A2 THURSDAY, APRIL 19, 2001 Fed / Surprise rate cut jolts Wall Street f ROM PAGE A1 The Nasdaq rose 156.22, or 8.1 percent, to 2,079.44, reaching the 2,000 level for the first time since March 15 and posting its fourth-best daily percentage gain. The Standard & Poor's 500 rose 46.65, or 3.9 percent, to 1,238.18. The market's early, earnings- inspired gains were not a surprise; stocks have been moving higher this month, including the Nasdaq's four-day winning streak last week, its first such advance since early September. Wall Street has been encouraged by the market's recent stability despite poor earnings reports. Investors also expected stocks to recover somewhat after the major indexes suffered their worst first quarter in decades, when even the Dow industrials — considered the safest havens on Wall Street — slipped briefly into bear market territory However, the rate cut was quite unexpected. Analysts said the market was particularly pleased by the Fed's move because it was bigger and sooner than anticipated, coming ahead of the Fed's mid-May meeting. The Fed's decision also helped propel trading volume to record levels — an all-time best 3.18 billion shares on the Nas­ daq and the second-best of 2.25 billion on the New York Stock Exchange, well ahead of 1.31 billion on Tuesday. "It energized the market right on the spot," said Alan Ackerman, executive vice president for Fahnestock & Co. "The market was really waiting for a catalyst, and this Fed move appears to have been just that." But analysts cautioned that the market remains vulnerable after months of losses and volatility and that it was too soon to tell if Wednesday's momentum would last. "You have to take a wait-and- see attitude," said Ricky Harrington, a technical analyst for Wachovia Securities. The Fed's move came shortly after the Conference Board reported that its Index of Leading Economic Indicators, used as a forecasting tool, fell during March, signaling continued weakness in the economy Investors have been hoping the Fed would cut rates more aggressively to stimulate the economy and ultimately send profits and stock prices higher. Some of the Dow's lift came from General Motors, IBM and J.P Morgan Chase, all of which released earnings Wednesday that pleasantly surprised Wall Street. GM rose $3.17 to $56.80 after announcing it made 50 cents a share, well ahead of the 26 cents analysts anticipated. IBM, which reported earnings that met expectations after the market closed, gained $6.31 in extended-hours trading, nearly doubling its performance in the regiilar session, where it closed up $6.80 at $106.50. Banker J.P. Morgan Chase reported it earned 70 cents a share, 4 cents higher than expectations. It advanced $3.73 to $49.10. Analysts said one of the most encouraging aspects of Wednesday's rally was the fact investors were swayed more by good news than by earnings warnings from high-tech bellwethers Cisco Systems Tuesday and Hewlett- Packard Wednesday Cisco rose $1.35 to $18. Hewlett-Packard, which also announced it will cut up to 3,000 management jobs, rose $2.65 to $31.90. "The strength in tech stocks is looking much better," said Harrington, the Wachovia analyst. "There has been a continued series of negative reports that the market has shrugged off. It is the best sign, in layman's terms, that the market is ready to move up." Advancing issues outnumbered decliners about 2 to 1 on the NYSE. The Russell 2000 index rose 10.93 to 466.51. Local / Rate cut should help here FROM PAGE A1 By the end of the day, the Dow Jones industrial average was up 399.1 points, and the Nasdaq composite index was up 156.222 points. That euphoria could be felt on Main Street through renewed optimism and lower borrowing cost. "It's going to spur people on," said Glenda Krug, broker/owner of ReMax Advantage Realtors, 415 E. Iron. She expressed relief that a long, snowy winter and a cool economy might finally be ending. "It's going to help us all the way around." Larry Reiswig, president of Central National Bank, 454 S. Ohio, said the interest rate cut could be the jolt the economy needs. The Salina economy, he said, "wasn't progressing forward. It was going sideways." The interest rate cut will make home loans more affordable for many families. He said the rate for home loans will be in the "high 6s to low 7s." He expects most banks will drop their commercial loan rate from 8 to 7.5 percent, and that could spark spending. "It makes a big difference in the cash flow for the borrower," he said. "I'd say it's more palatable to borrow money if they're looking at a project." Considering the commercial loan rate in February was 9.5 percent, it's a 2 percent drop in as many months. But a rate cut will tend to put a "squeeze" on bank profits, he said, because banks fund their SERVICE 823-7512 SUNFLOWER CRIME PERS Sometime during the night of March 24, 2001, a Coca Cola "Powerade" vending machine was tipped over at South High School, 730 E. Magnolia. The vending machine was located near the softball diamonds when it was tipped over causing extensive damage. Total loss is estimated at $1,200. If you have any information concerning who committed this crime, call Crimestoppers at 825-TIPS. You may receive a cash reward of up to $1000.00, and you are not required to give your name. '^^^ Salina Journal Sponsored by: Connecting communities with information loan portfolios with customer savings. Reiswig said it might stand to reason that interest rates paid to savers would drop as well, but that's not always the case. "To keep deposits, you have to maintain CD rates," he said, referring to certificates of deposit. "You have less margin to work with." Certificates of deposit are paying almost 5 percent interest for six to nine months on minimum deposits from $5,000 to $10,000, he said. Krug said the weather had a lot to do with slow winter real estate sales. "Higher-dollar properties were not moving as fast as we're used to in Salina," she said, but a better interest rate could give that market a needed nudge. Just don't expect an instant change, Reiswig said. "When you do an interest rate cut, the Fed typically thinks it takes a while to take hold and filter through the economy," he said. "I don't expect it to take hold tomorrow. It might take a month or two to see positive signs, but it's certainly a step in the right direction." • Reporter Tim Unruh can be reached at 823-6464, Ext. 137, or by e-mail at sjtunruh@sal journal.com Pool & Spa The DaNclDislurb Matlnss' BETTER SLEEP I SJst All 7 Pieces for $699 7 Piece Room G^^ 5 Piece Oak Dinette colonial Oak Dinette Solid Wood ——————™~ ' ~^ Nitestands starting at $4 China Cabinet =^599 Nostalgia Cak 48' Ball & Claw tabled 4 Double Press Back Side chairs ND1330/ND1311 OAK HOME 3-Piece Deluxe, ENTERTAINMENT Entertainment CENTER Center • Oak Solids & Veneers • Three Piece Oeiuxe • Brass & Glass Doors "-'aWeii waii Unit .• 1691 B;ass & Glass Solid Wood Dresser Base Fe Pine ainment «nt8 ara 1^ of r{(^ Avetage Oaiy Balance, wBi cfKt) anfDval L LMme FVca Guarantee oidudad on II mal oileis. Fn evtr^^ •IW y»» B»*H«. lyou Irt • towpnoi dumg tie UaUne ol tie 6 lilantie No JnleresI evaiaUe on seleclecl appiances and eMnria at 23m APfl. IM ina sale item per lamly. Sonie (ems an MMd quanlbs. KM reeponsM ijawe5el.wlbeatanylerilimatapnc»ttoniatMal«tweitoctoigtne8anienewllemlnataclo^ • - -- . -. . - eudmo(M.in1relund^ttie%iance.OuiUetiriieFVic8Quannte<ltnolappkattle^ oltiei tMad otten/Altei MalHn Hetate, Alter Faooiy flebale. Sittlaf B IliS^^ (sadil aintnal. Financa cTiarges will not IM ripcsed on these pijti^^ uierA^iaridaKlrate APR£e%laracixiiiitsy<tiicliara|iapla>^ .DetiMmitOne ^-^alenwa. - llaM Ite. iMtonier buys 38220922 system oc hUier. gel> a S49M kMalalion ceit^ maffcs and trademarks Mriong to their respedm ornien. ''^"Sitisi ^-SMasS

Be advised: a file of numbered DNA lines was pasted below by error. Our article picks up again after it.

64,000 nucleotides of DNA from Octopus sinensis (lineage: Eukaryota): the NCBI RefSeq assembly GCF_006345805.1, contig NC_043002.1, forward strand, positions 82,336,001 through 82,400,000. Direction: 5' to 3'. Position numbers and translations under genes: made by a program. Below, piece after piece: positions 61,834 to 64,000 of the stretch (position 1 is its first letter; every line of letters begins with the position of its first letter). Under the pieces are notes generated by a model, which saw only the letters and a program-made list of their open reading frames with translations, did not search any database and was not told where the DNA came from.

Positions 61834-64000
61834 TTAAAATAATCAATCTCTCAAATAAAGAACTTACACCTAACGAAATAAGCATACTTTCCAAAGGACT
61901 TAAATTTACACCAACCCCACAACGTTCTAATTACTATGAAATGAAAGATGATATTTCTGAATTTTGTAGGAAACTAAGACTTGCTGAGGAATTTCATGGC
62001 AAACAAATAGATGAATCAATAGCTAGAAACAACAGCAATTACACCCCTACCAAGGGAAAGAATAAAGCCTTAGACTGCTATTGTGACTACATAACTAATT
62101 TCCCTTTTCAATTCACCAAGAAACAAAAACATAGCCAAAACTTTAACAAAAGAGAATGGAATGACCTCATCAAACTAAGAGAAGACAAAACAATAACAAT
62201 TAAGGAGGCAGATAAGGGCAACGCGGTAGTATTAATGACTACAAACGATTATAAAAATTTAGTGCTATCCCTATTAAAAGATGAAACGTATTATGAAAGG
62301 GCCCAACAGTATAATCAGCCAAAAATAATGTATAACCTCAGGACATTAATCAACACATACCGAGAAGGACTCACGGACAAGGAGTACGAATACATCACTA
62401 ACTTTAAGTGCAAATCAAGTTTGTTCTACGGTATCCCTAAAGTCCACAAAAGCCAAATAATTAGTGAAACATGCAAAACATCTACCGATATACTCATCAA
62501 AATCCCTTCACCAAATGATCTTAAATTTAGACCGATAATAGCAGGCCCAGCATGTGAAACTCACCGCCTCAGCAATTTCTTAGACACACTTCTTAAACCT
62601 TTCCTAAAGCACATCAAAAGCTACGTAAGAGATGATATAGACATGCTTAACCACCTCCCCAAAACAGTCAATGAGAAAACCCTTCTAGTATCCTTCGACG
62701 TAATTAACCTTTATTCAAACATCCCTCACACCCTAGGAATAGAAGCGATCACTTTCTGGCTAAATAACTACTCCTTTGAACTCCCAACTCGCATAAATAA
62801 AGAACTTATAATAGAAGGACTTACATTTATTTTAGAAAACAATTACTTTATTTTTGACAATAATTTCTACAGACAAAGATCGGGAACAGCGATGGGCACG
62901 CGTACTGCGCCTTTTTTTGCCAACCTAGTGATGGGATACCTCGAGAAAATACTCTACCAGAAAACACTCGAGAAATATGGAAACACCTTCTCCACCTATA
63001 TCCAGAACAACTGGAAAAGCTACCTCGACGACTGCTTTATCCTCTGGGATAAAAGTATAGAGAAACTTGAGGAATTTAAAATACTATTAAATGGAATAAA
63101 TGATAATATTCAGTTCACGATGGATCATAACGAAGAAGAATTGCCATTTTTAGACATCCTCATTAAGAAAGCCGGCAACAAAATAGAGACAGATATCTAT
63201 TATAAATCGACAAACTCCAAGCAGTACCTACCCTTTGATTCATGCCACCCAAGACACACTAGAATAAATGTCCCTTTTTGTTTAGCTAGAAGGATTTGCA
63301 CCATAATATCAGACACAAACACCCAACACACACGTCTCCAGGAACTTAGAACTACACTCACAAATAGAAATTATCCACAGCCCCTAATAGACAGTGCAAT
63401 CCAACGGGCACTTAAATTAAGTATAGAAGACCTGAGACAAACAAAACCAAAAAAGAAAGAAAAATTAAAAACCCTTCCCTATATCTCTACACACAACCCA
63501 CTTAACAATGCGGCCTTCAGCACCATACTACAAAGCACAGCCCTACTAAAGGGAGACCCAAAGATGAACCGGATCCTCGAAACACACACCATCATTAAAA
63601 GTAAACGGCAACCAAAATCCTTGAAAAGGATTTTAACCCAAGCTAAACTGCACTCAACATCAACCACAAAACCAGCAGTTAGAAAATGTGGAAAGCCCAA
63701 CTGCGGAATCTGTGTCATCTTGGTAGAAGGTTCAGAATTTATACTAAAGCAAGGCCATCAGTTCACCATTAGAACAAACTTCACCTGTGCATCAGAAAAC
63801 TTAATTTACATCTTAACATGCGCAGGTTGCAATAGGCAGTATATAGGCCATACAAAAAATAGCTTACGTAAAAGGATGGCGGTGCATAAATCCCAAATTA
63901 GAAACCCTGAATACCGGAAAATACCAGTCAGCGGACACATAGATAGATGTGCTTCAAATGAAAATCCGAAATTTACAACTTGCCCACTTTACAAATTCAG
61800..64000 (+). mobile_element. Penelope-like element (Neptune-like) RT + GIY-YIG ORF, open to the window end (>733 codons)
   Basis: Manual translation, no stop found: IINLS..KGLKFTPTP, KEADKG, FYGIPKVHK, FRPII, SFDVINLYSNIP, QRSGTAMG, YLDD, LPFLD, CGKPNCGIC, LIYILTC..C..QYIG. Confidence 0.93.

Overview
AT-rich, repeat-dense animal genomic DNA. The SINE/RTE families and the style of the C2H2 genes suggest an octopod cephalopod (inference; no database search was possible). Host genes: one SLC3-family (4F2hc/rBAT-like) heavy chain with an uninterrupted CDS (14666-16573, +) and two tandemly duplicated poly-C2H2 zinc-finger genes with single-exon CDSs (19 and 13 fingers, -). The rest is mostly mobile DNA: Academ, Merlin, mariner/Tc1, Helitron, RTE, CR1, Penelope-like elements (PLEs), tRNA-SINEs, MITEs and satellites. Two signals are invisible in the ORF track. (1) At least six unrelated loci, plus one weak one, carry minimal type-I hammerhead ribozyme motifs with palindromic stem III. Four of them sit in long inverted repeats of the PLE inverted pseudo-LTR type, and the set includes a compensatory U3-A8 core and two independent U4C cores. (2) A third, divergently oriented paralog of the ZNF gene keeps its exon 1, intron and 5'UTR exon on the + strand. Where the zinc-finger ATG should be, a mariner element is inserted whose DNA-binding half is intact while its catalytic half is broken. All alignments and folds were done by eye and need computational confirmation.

What members have found on this page

Get access to Newspapers.com

  • The largest online newspaper archive
  • 11,100+ newspapers from the 1700s–2000s
  • Millions of additional pages added every month

Try it free